Choices: Athletes must decide between multiple sports and club teams

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Choices: Athletes must decide between multiple sports and club teams

Sammie Hoefs plays soccer for her club team.

Sammie Hoefs plays soccer for her club team.

courtesy of Sue Hoefs

Sammie Hoefs plays soccer for her club team.

courtesy of Sue Hoefs

courtesy of Sue Hoefs

Sammie Hoefs plays soccer for her club team.

by Sammie Hoefs, Reporter

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Imagine this: You’re 14 years old and you have to pick one sport to play until your 20’s. This is reality for many high school freshmen who have to choose to play club sports at a higher level for a chance to play in college and/or play for their high school team and represent their communities.

I was one of them, and I can tell you the decision is one of the hardest things I’ve ever done. I have been a two-sport athlete my entire life, soccer and lacrosse, until the time came when I had to decide. I chose to follow my sister’s path and play soccer full time with the ultimate goal to play Division 1, just like she did. Hannah Hoefs committed to University of Maryland to play soccer but transferred to Loyola University in Baltimore. Even though it was a tough decision, I knew soccer was the sport for me.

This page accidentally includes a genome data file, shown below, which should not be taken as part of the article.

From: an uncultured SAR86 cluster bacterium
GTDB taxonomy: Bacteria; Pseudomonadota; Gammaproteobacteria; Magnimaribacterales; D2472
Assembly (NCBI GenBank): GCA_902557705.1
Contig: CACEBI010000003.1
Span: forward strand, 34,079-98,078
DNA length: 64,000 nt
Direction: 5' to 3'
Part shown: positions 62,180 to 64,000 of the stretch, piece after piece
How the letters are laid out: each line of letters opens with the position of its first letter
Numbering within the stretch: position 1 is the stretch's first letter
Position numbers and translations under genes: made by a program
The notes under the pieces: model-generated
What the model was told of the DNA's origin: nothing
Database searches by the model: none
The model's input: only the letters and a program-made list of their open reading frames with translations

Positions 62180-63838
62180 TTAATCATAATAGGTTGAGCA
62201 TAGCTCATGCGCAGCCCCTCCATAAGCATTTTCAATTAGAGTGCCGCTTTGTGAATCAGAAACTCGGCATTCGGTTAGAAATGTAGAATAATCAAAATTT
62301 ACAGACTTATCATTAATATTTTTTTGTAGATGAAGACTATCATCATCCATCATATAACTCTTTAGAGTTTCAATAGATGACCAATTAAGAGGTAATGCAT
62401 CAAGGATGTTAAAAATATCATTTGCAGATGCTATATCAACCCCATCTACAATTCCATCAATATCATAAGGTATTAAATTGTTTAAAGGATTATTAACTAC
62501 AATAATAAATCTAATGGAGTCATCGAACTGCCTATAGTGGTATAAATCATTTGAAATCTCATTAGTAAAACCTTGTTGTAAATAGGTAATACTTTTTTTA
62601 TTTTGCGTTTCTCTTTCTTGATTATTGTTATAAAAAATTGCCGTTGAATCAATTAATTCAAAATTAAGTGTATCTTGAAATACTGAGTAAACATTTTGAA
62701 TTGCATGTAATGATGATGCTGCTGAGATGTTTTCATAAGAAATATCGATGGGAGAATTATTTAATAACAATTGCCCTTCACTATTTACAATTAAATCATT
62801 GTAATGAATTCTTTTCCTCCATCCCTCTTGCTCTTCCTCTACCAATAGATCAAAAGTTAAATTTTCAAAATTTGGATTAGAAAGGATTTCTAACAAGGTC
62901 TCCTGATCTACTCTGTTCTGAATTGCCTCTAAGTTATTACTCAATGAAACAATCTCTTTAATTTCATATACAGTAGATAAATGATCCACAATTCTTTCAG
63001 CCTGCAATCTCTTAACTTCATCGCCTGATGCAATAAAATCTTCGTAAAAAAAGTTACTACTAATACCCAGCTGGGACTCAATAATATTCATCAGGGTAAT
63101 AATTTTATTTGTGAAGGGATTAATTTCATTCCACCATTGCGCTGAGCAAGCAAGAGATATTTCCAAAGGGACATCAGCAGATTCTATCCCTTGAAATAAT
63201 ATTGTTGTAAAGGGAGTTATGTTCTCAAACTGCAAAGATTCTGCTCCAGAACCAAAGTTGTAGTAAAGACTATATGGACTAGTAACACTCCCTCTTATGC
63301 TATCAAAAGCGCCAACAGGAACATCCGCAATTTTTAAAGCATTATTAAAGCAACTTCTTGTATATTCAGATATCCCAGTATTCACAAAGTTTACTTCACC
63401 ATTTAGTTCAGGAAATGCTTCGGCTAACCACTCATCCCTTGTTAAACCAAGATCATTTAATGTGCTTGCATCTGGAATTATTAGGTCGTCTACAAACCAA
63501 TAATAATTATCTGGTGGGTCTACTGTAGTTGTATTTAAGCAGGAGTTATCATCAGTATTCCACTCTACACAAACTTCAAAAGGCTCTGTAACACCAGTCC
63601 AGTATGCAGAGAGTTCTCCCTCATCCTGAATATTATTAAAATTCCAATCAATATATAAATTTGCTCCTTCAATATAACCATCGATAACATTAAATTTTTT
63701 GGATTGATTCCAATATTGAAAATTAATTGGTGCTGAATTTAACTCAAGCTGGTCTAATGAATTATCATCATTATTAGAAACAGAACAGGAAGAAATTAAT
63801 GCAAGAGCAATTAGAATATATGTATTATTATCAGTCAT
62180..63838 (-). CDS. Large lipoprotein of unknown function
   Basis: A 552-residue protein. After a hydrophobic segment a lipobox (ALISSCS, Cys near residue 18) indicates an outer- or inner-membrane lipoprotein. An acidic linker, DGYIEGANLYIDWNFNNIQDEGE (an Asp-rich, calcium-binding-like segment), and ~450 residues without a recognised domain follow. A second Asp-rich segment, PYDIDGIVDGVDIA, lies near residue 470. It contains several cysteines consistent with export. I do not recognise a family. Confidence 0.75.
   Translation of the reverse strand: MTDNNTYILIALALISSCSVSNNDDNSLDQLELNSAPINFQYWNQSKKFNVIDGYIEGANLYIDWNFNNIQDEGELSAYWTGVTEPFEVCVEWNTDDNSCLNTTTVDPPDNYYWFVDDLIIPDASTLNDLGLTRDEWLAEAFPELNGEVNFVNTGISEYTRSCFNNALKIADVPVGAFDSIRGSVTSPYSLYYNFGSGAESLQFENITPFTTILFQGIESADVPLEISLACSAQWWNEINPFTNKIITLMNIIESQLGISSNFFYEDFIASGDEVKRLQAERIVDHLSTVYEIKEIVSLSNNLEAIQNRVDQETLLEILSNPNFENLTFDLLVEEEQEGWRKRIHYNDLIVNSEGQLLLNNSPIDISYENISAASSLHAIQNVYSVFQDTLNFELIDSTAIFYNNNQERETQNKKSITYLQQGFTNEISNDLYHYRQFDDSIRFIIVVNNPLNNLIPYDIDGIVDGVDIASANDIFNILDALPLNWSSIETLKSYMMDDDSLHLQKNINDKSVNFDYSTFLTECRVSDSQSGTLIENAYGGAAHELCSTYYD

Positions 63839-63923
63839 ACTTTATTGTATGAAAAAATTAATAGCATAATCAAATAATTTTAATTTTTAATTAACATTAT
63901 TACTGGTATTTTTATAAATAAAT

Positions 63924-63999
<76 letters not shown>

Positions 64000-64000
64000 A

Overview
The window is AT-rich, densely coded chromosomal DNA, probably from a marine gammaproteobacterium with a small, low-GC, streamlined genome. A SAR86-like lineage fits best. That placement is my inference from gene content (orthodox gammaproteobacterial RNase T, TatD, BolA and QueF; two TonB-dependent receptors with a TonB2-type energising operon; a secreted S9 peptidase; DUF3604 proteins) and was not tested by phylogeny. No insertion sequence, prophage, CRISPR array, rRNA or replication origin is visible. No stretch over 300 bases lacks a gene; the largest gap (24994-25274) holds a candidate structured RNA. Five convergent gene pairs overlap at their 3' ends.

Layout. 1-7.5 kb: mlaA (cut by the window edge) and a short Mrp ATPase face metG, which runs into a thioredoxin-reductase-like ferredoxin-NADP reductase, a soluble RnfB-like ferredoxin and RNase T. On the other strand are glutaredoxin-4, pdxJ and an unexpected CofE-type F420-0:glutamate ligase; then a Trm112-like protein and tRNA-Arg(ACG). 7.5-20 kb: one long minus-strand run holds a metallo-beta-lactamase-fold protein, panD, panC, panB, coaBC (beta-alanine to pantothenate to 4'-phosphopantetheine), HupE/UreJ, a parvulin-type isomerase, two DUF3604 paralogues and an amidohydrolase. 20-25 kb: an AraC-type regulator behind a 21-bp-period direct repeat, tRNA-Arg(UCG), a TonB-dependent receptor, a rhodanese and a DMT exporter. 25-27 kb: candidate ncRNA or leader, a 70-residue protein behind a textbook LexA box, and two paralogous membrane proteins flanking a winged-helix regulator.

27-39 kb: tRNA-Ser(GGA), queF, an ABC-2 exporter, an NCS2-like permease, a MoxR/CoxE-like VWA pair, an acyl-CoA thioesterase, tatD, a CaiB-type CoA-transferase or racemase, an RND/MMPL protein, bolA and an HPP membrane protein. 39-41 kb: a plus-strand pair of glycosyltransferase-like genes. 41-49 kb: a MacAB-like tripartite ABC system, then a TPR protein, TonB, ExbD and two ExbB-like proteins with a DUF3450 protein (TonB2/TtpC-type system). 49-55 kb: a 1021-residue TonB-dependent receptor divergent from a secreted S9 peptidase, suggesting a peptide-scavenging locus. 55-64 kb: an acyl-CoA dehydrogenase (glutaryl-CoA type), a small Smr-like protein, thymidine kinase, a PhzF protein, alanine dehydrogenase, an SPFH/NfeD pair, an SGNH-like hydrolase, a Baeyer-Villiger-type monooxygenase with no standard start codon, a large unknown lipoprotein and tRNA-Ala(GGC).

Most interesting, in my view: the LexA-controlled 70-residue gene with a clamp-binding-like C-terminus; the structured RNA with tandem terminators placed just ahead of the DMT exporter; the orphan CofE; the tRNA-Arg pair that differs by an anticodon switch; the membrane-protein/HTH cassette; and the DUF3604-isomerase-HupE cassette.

As high school was starting and soccer season began, my skills improved. Specializing in soccer has allowed me to improve and excel at my sport. However, my love for lacrosse never left, and I decided to play in high school. When I got to high school, I was excited to represent my community by playing for the lacrosse team. Splitting my free time between soccer practice and backyard training for lacrosse all winter, I was finally ready to take the field. The day before tryouts I received the spring club soccer schedule. Everything conflicted and I had to decide. I chose to stick with club because that is the sport I want to continue in college.

Hannah Hoefs said, “As a current Division 1 athlete I am grateful for the opportunity club sports gave me to further my career in soccer; however, I wish I had been able to participate more in my high school athletics, to have the memories and experiences with my high school friends outside of the classroom.”

Many teens often find themselves in a dilemma of commiting to one sport. The first thing you would do is list the pros and cons. One thing to ask yourself is: Are you really up to the challenge of playing sports in high school and club? What sport is your heart telling you to follow?

Pros to multiple sports:

  • Diversity – Over the years teens that play multiple sports will develop a more diverse skill set. Playing multiple sports will allow the athlete to improve on other skills needed for multiple sports. New expierences will help open up new ideas and a diverse mind set for different sports.
  • Leisure Activity – Another pro is there will be a sport who pushes you to your limits. Athletes who play just one sport year-round may develop a burnout. While playing other sports, you won’t be pressured by just one sport. You can have recreational sports to enjoy for fun. Many athletes will have that one sport just for fun to reduce stress.
  • Creativity – Multi-sport athletes tend to be smarter and more creative players. They won’t even notice, but they will incorporate the skills they’ve learned in other sports. Playing different positions and expanding their mindset will  They will evolve over the years and become more talented players.